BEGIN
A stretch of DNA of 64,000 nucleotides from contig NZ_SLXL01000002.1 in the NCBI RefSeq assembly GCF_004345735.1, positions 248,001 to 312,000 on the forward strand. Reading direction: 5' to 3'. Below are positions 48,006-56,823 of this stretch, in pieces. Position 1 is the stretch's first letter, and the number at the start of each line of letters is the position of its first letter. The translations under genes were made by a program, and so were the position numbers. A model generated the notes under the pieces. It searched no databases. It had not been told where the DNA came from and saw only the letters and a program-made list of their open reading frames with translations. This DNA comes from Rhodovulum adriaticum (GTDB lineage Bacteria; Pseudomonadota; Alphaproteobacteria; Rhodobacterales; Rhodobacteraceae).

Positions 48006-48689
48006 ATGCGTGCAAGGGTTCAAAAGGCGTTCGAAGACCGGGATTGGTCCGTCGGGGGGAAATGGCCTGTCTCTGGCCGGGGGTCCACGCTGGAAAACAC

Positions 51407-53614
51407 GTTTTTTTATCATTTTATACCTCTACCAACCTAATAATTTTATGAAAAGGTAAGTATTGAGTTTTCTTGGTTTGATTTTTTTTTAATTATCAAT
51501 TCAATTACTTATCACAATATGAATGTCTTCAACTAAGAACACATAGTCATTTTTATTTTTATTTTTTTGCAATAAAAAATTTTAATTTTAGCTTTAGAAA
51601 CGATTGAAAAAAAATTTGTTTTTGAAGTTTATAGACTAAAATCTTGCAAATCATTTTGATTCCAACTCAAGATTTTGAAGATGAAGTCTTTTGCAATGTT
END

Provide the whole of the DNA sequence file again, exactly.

A stretch of DNA of 64,000 nucleotides from contig NZ_SLXL01000002.1 in the NCBI RefSeq assembly GCF_004345735.1, positions 248,001 to 312,000 on the forward strand. Reading direction: 5' to 3'. Below are positions 48,006-56,823 of this stretch, in pieces. Position 1 is the stretch's first letter, and the number at the start of each line of letters is the position of its first letter. The translations under genes were made by a program, and so were the position numbers. A model generated the notes under the pieces. It searched no databases. It had not been told where the DNA came from and saw only the letters and a program-made list of their open reading frames with translations. This DNA comes from Rhodovulum adriaticum (GTDB lineage Bacteria; Pseudomonadota; Alphaproteobacteria; Rhodobacterales; Rhodobacteraceae).

Positions 48006-48689
48006 ATGCGTGCAAGGGTTCAAAAGGCGTTCGAAGACCGGGATTGGTCCGTCGGGGGGAAATGGCCTGTCTCTGGCCGGGGGTCCACGCTGGAAAACAC

Positions 51407-53614
51407 GTTTTTTTATCATTTTATACCTCTACCAACCTAATAATTTTATGAAAAGGTAAGTATTGAGTTTTCTTGGTTTGATTTTTTTTTAATTATCAAT
51501 TCAATTACTTATCACAATATGAATGTCTTCAACTAAGAACACATAGTCATTTTTATTTTTATTTTTTTGCAATAAAAAATTTTAATTTTAGCTTTAGAAA
51601 CGATTGAAAAAAAATTTGTTTTTGAAGTTTATAGACTAAAATCTTGCAAATCATTTTGATTCCAACTCAAGATTTTGAAGATGAAGTCTTTTGCAATGTT